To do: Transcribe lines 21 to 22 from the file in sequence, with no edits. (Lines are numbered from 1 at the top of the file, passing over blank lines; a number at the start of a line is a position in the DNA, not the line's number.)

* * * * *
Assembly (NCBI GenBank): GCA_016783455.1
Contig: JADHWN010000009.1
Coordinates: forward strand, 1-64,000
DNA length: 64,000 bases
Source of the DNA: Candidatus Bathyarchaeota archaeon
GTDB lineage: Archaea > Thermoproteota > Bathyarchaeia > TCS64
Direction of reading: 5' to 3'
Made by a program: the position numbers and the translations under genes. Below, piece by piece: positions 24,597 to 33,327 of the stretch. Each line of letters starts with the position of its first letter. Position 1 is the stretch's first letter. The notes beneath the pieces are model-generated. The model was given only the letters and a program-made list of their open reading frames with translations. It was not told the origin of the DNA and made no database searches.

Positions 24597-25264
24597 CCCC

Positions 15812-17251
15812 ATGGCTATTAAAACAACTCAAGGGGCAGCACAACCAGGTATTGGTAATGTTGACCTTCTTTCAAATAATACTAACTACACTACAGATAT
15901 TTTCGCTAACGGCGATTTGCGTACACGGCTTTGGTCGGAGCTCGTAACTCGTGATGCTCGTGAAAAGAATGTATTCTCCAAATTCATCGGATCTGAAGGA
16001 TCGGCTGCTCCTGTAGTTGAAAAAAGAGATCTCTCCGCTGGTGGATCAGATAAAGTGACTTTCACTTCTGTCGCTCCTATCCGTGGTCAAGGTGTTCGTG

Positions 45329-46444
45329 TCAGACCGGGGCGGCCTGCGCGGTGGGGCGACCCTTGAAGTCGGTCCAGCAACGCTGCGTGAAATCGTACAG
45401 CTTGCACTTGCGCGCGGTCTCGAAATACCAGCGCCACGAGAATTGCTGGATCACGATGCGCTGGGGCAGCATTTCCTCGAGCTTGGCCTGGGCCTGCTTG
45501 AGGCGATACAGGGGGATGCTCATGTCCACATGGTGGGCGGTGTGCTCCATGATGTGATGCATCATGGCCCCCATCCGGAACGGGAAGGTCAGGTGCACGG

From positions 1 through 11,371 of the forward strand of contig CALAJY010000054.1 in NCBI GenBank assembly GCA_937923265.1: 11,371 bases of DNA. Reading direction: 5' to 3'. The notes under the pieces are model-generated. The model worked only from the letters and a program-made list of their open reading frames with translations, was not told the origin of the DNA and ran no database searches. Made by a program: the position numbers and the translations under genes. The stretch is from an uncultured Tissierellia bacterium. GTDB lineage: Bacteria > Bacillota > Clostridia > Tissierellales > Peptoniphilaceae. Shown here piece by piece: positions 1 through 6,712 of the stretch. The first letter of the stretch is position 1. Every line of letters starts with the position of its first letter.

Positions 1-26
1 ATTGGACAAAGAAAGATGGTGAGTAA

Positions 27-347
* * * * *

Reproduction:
1 ATTGGACAAAGAAAGATGGTGAGTAA

Positions 27-347